Silence from the Hong Kong authorities over an attack on the printing presses of a newspaper critical of Beijing is fostering a “climate of suspicion” against journalists and “encouraging” violent attacks on the media, an international press freedom watchdog has warned.
The Epoch Times resumed its printing operations on Friday morning, three days after four men attacked its equipment with sledgehammers.
“By leaving previous attacks on journalists unpunished and creating a climate of suspicion against independent media outlets, the Hong Kong authorities are encouraging such violence,” head of Reporters Without Borders East Asia bureau Cédric Alviani said in a statement on Wednesday.
Alviani called on Chief Executive Carrie Lam to “put an end to her government’s attacks, which are threatening media independence, and restore full freedom of the press as enshrined in the Basic Law she is supposed to enforce.”
Tuesday’s attack is the second time the newspaper, which is linked to the Falun Gong – a spiritual group banned and persecuted in mainland China – has been attacked since 2019, when four baton-wielding men set fire to its printing warehouse at the height of the city’s pro-democracy protests.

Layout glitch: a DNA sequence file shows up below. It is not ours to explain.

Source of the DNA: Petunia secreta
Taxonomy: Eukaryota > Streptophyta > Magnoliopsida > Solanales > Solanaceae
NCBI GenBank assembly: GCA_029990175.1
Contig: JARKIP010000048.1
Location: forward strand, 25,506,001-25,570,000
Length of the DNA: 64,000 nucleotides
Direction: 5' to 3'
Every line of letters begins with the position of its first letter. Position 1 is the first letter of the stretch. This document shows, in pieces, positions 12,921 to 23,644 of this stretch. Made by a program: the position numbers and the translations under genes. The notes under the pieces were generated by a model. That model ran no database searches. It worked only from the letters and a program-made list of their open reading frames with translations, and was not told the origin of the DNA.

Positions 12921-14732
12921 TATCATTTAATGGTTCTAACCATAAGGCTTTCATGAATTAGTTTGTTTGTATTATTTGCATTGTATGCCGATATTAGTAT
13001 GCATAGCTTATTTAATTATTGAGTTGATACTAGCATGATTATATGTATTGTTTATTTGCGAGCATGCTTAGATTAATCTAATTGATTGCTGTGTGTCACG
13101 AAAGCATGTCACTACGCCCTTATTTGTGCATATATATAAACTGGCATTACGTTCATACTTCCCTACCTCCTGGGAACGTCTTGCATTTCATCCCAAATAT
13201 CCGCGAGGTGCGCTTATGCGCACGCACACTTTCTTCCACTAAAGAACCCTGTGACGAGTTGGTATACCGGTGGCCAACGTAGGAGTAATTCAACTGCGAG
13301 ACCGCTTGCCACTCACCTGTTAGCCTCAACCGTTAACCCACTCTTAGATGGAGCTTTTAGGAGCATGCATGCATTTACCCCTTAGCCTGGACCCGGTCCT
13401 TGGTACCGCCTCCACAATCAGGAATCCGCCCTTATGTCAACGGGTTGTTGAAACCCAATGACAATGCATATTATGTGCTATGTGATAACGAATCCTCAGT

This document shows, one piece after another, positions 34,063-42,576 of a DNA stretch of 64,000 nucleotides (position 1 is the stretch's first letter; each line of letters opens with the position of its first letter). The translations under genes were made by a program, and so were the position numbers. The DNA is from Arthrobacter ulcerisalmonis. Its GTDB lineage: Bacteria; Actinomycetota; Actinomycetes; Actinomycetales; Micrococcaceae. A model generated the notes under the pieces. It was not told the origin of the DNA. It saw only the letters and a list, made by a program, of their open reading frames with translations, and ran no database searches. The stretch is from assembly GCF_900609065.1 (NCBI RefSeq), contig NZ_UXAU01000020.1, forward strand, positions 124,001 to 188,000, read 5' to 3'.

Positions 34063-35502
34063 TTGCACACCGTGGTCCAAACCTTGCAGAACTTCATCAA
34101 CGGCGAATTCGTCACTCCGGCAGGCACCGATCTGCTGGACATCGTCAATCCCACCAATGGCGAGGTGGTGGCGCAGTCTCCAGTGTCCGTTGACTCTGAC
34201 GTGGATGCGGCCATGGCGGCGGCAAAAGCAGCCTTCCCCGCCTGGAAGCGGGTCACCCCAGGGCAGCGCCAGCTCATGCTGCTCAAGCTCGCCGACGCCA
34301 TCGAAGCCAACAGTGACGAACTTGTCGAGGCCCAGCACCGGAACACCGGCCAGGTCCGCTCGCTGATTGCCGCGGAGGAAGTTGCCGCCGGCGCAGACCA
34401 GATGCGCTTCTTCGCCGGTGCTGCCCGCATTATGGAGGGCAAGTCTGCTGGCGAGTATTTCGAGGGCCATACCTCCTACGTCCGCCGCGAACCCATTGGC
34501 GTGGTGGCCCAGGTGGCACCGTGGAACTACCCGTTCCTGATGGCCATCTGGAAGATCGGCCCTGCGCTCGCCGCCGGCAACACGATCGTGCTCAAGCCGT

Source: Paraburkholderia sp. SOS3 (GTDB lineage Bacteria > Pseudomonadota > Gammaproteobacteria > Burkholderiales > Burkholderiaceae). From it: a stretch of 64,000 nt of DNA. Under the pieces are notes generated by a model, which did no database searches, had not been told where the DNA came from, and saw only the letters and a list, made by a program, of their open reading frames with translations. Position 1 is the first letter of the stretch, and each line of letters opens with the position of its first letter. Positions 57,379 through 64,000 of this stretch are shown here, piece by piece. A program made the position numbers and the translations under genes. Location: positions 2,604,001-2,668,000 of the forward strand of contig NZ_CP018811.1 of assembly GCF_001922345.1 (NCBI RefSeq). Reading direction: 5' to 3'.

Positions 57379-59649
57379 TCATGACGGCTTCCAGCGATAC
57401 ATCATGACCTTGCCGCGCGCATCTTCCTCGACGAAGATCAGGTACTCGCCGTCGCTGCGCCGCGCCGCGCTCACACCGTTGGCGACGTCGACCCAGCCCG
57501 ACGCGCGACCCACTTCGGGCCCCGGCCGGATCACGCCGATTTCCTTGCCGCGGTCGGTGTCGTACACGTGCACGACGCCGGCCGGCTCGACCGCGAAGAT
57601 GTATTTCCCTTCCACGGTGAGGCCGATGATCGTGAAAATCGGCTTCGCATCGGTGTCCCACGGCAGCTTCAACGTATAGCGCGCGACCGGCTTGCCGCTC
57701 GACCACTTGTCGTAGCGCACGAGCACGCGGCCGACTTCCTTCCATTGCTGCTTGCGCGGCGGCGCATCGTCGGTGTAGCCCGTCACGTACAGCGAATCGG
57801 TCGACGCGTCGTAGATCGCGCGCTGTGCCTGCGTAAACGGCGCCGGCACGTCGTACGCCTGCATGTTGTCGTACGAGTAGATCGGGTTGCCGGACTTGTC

The attack has been condemned by both the Hong Kong Journalists Association and the Foreign Correspondents’ Club of Hong Kong.
The Chief Executive’s Office did not reply to enquiries when approached twice this week by HKFP for a response. In 2019, the government and police released a statement to “severely condemn” an attack by protesters on a journalist from Chinese state-run outlet Global Times.
Lam vowed to take action against “fake news” in February. Last Thursday, she complained that her government has been the “the biggest victim” of misinformation.
The attack comes amid growing concerns over the state of press freedom in Hong Kong as authorities move to crack down on all political dissent follow months of pro-democracy protests in 2019.
Rights group Amnesty International Hong Kong warned of “unprecedented pressure” on the press, with journalists in Hong Kong risking arrest and attacks on their personal safety.